- The CNI network stack has been deprecated.
See New features - Containers for more information.
1.2. In-place upgrade
In-place upgrade from RHEL 8 to RHEL 9
The supported in-place upgrade paths currently are:
From RHEL 8.6 to RHEL 9.0 and RHEL 8.8 to RHEL 9.2 on the following architectures:
- 64-bit Intel
- 64-bit AMD
- 64-bit ARM
- IBM POWER 9 (little endian)
- IBM Z architectures, excluding z13
- From RHEL 8.6 to RHEL 9.0 on systems with SAP HANA
For more information, see Supported in-place upgrade paths for Red Hat Enterprise Linux.
For instructions on performing an in-place upgrade, see Upgrading from RHEL 8 to RHEL 9.
For instructions on performing an in-place upgrade on systems with SAP environments, see How to in-place upgrade SAP environments from RHEL 8 to RHEL 9.
Notable enhancements include:
- The RHEL in-place upgrade path strategy has changed. For more information, see Supported in-place upgrade paths for Red Hat Enterprise Linux.
- With the release of RHEL 9.2, multiple upgrade paths are now available for the in-place upgrade from RHEL 8 to RHEL 9. For the current release, it is possible to perform an in-place upgrade from either RHEL 8.8 to RHEL 9.2, or RHEL 8.6 to RHEL 9.0.Note that the available upgrade paths differ between standard RHEL systems and RHEL systems with SAP HANA.
- In-place upgrades using an ISO image that contains the target version are now possible.
RPM signatures are now automatically checked during the in-place upgrade. To disable the automatic check, use the
--nogpgcheckoption when performing the upgrade.
Systems that are subscribed to RHSM are now automatically registered with Red Hat Insights. To disable the automatic registration, set the
LEAPP_NO_INSIGHTS_REGISTERenvironment variable to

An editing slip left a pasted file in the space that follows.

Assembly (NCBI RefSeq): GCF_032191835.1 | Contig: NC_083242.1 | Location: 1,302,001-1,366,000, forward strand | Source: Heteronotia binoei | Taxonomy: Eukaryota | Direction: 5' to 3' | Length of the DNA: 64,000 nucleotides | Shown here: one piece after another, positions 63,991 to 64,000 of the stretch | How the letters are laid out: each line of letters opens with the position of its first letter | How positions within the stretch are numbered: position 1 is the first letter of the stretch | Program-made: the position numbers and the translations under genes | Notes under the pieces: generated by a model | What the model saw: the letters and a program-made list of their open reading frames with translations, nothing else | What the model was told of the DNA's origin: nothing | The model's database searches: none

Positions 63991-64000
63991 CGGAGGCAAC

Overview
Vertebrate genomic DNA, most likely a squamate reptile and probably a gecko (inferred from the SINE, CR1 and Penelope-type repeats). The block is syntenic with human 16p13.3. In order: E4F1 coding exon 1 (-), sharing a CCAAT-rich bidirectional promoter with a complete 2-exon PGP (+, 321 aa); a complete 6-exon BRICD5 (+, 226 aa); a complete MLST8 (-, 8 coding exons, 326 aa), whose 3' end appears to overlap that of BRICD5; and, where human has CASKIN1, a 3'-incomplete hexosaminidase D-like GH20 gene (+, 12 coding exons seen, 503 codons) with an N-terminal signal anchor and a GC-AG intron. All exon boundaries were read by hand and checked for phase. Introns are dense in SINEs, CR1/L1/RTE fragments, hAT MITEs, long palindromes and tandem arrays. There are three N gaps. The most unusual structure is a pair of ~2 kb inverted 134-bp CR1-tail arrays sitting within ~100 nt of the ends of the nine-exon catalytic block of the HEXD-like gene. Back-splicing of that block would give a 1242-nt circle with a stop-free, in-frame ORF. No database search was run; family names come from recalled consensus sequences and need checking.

Red Hat now collects upgrade-related data, such as the upgrade start and end times and whether the upgrade was successful, for utility usage analysis. To disable data collection, set the
LEAPP_NO_RHSM_FACTSenvironment variable to
In-place upgrade from RHEL 7 to RHEL 9
It is not possible to perform an in-place upgrade directly from RHEL 7 to RHEL 9. However, you can perform an in-place upgrade from RHEL 7 to RHEL 8 and then perform a second in-place upgrade to RHEL 9. For more information, see Upgrading from RHEL 7 to RHEL 8.
1.3. Red Hat Customer Portal Labs
Red Hat Customer Portal Labs is a set of tools in a section of the Customer Portal available at https://access.redhat.com/labs/. The applications in Red Hat Customer Portal Labs can help you improve performance, quickly troubleshoot issues, identify security problems, and quickly deploy and configure complex applications. Some of the most popular applications are:
- Registration Assistant
- Kickstart Generator
- Red Hat Product Certificates
- Red Hat CVE Checker
- Kernel Oops Analyzer
- Red Hat Code Browser
- VNC Configurator
- Red Hat OpenShift Container Platform Update Graph
- Red Hat Satellite Upgrade Helper
- JVM Options Configuration Tool
- Load Balancer Configuration Tool
- Red Hat OpenShift Data Foundation Supportability and Interoperability Checker
- Ansible Automation Platform Upgrade Assistant
- Ceph Placement Groups (PGs) per Pool Calculator
1.4. Additional resources
Capabilities and limits of Red Hat Enterprise Linux 9 as compared to other versions of the system are available in the Knowledgebase article Red Hat Enterprise Linux technology capabilities and limits.
Information regarding the Red Hat Enterprise Linux life cycle is provided in the Red Hat Enterprise Linux Life Cycle document.
The Package manifest document provides a package listing for RHEL 9, including licenses and application compatibility levels.
Application compatibility levels are explained in the Red Hat Enterprise Linux 9: Application Compatibility Guide document.
Major differences between RHEL 8 and RHEL 9, including removed functionality, are documented in Considerations in adopting RHEL 9.
Instructions on how to perform an in-place upgrade from RHEL 8 to RHEL 9 are provided by the document Upgrading from RHEL 8 to RHEL 9.
The Red Hat Insights service, which enables you to proactively identify, examine, and resolve known technical issues, is available with all RHEL subscriptions. For instructions on how to install the Red Hat Insights client and register your system to the service, see the Red Hat Insights Get Started page.